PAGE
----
Dec. 10, 2022
By Nikalena Iacono
If you are noticing that the high school’s hallways are more crowded than you remember, you are correct.
This year, LHS’ enrollment has climbed to 830 students, which is a 6.3% increase since last year and a 24% increase compared to a decade ago.
“This jump, this growth, was a very big surprise to us,” principal Ms. Vuono said.
She said she became aware of the magnitude of the enrollment hike over the summer.
Vuono said this year, some teachers have taken on teaching an extra class to keep class sizes reasonable. However, she said this workaround may not need to happen as frequently next year.
“With this growth this year, we do have a plan to hire more teachers that we are proposing to the Board of Education,” Vuono said.
She said at LHS, science and social studies teachers are most needed since those classes currently average 30-32 students. She said LHS also needs more teachers in these subjects so it can expand its Advanced Placement offerings.
“What we want to do is encourage some of our seniors to take AP classes, and with that, we will need more teachers,” Vuono said.
She said the perfect class size is generally between 25-28 students. However, she said business and technology classes are capped at 22 students because the computer labs each have 22 desktop computers.
“The luncheon brought a lot of people together, and I think that is what all the ambassadors and advisors of the luncheon were looking forward to seeing.”
Vuono said because these classes are relatively small, they fill up quickly. Therefore, LHS would need an additional faculty member so more sections of existing courses could be created.
Vuono said she is hopeful that state funding due to increased enrollment will help offset the cost of some of the additional employees’ salaries. She said an increase in families receiving free or reduced lunch also leads to extra funding.
“Those families that qualify then help us with our financial aid from the state,” Vuono said. “[The state says], ‘You get this much more money because [you have] free and reduced groups,’ so that’s why we encourage the families to [apply],” Vuono said.
She said the teacher and labor shortage in New Jersey might make it harder to hire teachers.
“Once you get into high school, it’s much more difficult to find those teachers there, particularly in math and science,” Vuono said.
She said space is another obstacle.
“We don’t have the luxury of having a real big building here. We are limited in our number of classrooms,” Vuono said. “We have a lot of teachers that don’t have their own classrooms [who] move from class to class.”
Vuono said there is no truth to the rumor that Lyndhurst Middle School will become a high school. Instead, she said LHS may need an extension, but that type of project would require funding.
Vuono said in an effort to make new students welcome, English teacher Mrs. Paluzzi and Italian teacher Mr. Raguseo spearheaded the organization of a New Student Luncheon, which took place at lunch on Oct. 28 in Room 119.
The administration provided pizza, soda and water to the more than 20 new students in attendance as well as eight returning students–two from each grade–who were nominated by faculty to serve as ambassadors. Every new student left with an LHS magnet. Additionally, candy and LHS blankets, travel mugs and t-shirts were raffled off.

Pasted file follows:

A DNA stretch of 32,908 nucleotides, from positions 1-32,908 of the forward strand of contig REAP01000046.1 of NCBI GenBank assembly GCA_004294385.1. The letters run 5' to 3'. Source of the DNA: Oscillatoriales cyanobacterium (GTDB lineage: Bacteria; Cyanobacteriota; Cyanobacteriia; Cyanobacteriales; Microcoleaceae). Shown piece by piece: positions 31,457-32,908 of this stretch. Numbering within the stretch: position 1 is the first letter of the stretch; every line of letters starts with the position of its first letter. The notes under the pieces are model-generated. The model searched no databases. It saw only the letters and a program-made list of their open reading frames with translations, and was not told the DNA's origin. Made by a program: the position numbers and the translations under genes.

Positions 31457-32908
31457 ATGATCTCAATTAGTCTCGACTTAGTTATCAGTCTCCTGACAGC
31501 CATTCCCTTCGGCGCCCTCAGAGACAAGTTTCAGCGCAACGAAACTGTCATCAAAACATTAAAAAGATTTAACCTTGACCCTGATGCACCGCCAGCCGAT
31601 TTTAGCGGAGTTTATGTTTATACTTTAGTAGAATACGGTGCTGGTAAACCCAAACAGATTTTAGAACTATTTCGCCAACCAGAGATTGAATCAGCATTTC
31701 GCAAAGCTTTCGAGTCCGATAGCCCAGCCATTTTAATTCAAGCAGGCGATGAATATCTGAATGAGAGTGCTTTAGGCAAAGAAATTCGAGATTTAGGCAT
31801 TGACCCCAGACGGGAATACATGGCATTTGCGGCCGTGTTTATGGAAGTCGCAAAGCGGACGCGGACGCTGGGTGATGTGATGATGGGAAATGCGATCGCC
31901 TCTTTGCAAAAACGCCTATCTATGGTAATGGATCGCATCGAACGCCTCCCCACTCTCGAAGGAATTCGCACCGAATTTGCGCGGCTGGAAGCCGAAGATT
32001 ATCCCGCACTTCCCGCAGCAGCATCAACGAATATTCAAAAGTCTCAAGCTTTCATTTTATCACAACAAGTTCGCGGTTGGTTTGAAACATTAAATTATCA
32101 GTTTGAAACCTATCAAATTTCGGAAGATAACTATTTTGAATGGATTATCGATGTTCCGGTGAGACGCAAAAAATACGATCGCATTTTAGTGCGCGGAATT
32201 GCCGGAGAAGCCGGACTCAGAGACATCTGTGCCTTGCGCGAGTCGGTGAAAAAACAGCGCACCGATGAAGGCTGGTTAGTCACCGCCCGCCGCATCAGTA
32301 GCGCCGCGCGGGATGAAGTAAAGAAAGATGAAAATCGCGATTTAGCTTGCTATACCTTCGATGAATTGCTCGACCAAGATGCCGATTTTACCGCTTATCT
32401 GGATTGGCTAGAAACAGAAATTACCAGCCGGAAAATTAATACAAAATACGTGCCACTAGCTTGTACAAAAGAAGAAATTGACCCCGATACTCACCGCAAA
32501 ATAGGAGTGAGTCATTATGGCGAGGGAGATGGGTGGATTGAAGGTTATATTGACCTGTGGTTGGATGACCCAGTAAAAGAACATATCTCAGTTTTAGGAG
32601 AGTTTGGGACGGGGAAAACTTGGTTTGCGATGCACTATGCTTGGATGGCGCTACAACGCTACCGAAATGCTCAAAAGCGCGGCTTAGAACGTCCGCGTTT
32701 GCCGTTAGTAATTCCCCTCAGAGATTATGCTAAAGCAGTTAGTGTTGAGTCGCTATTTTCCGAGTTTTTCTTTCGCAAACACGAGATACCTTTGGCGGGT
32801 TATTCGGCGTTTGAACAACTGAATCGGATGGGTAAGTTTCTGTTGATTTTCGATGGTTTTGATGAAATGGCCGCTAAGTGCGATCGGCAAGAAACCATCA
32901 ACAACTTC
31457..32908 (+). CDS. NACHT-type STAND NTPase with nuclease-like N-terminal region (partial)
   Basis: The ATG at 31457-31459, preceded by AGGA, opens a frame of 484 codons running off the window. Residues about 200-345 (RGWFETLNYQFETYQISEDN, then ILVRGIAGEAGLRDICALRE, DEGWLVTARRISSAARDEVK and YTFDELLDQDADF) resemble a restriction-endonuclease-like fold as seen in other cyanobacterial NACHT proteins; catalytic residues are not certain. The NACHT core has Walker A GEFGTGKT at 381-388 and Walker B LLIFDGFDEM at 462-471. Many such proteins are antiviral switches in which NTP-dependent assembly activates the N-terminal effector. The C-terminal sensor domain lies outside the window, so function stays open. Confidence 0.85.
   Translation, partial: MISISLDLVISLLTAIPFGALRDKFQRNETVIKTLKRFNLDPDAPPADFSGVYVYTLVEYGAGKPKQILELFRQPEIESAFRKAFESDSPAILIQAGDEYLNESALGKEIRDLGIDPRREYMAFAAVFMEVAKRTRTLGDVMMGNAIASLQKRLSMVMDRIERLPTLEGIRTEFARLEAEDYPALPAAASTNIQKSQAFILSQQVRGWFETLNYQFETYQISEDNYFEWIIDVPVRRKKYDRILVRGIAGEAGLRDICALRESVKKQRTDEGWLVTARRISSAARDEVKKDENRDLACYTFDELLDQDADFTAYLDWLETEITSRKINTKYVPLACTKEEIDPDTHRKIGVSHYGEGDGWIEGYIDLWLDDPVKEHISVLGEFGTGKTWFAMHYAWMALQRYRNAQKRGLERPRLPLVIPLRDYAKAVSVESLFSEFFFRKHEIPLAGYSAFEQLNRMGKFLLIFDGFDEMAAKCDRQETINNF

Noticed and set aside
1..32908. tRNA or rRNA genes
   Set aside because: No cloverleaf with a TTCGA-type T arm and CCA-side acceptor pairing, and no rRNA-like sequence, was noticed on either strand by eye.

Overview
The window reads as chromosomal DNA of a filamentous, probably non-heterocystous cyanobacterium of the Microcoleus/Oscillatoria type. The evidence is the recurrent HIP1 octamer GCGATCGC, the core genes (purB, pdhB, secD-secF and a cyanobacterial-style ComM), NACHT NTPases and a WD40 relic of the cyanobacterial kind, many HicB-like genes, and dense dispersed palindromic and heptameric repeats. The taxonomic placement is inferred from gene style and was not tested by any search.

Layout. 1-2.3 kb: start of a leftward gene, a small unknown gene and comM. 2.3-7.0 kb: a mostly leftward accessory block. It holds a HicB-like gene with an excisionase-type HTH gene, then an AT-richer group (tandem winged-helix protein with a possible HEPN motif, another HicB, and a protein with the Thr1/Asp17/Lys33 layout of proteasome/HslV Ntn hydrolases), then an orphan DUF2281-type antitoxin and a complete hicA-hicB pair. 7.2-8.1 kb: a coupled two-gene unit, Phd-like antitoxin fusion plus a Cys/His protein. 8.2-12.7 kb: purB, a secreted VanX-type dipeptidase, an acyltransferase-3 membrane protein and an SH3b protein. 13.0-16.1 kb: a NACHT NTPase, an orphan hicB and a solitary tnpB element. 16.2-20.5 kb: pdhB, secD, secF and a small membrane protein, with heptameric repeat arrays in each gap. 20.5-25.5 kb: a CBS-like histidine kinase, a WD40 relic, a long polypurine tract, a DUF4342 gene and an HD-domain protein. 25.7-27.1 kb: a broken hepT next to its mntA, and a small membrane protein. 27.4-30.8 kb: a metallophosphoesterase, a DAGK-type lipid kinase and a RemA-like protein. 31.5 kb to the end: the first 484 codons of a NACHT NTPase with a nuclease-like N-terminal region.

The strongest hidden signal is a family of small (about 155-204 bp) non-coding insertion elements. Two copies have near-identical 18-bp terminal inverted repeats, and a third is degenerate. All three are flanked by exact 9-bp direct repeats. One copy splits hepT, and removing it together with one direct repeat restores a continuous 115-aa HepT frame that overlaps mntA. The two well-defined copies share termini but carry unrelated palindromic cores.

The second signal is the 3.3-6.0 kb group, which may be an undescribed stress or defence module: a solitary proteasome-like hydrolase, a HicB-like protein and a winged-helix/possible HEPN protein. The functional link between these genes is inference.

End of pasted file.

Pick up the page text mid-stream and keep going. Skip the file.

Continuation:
“We had a really nice turnout,” Vuono said. “Our student representatives were really great in helping to welcome them.”
Olivia Intindola, who was one of the freshman ambassadors at the luncheon, said she recognized the need for this type of event and was happy to participate.
“The luncheon went great,” Intindola said. “The luncheon brought a lot of people together, and I think that is what all the ambassadors and advisors of the luncheon were looking forward to seeing.”
Intindola said she would like to see this type of event become an annual tradition at LHS.
“It’s a great opportunity for everyone to meet people and really connect with them,” Intindola said.
In addition to the increased enrollment affecting class sizes and teacher schedules, it also impacts extracurricular clubs and sports teams.
Athletic director Mr. Radigan said because the school has more students, some sports teams are now competing against Group 2 schools, though some sports remain in Group 1.
Radigan said a growing student population can lead to more cuts on sports teams that have greater interest than the team can accommodate. He said this can be both positive and negative.
“More students allows the coach to see more potential talent. It also enables them to possibly play more people in the game because of their depth,” Radigan said.
He said a major advantage of increased enrollment is that it allows more sports to be added to the roster.
He said offering more sports costs the district extra money because of coaches’ salaries, entry fees, equipment, officials, transportation and uniforms.
Despite the expense, Radigan said the district has been able to add a variety of sports as LHS’ student population grew. For instance, boys lacrosse, girls flag football and indoor track and field were all added during the past six years.
“We are always looking into possibly adding more sports if there is a strong interest in the sport and if it is feasible,” Radigan said. “These kinds of decisions are thought out and made collectively between the administration, the Board of Education and myself.”
LINE GRAPH BY ELIZE CARDONA This line graph reflects the number of students at LHS each school year beginning in 2004.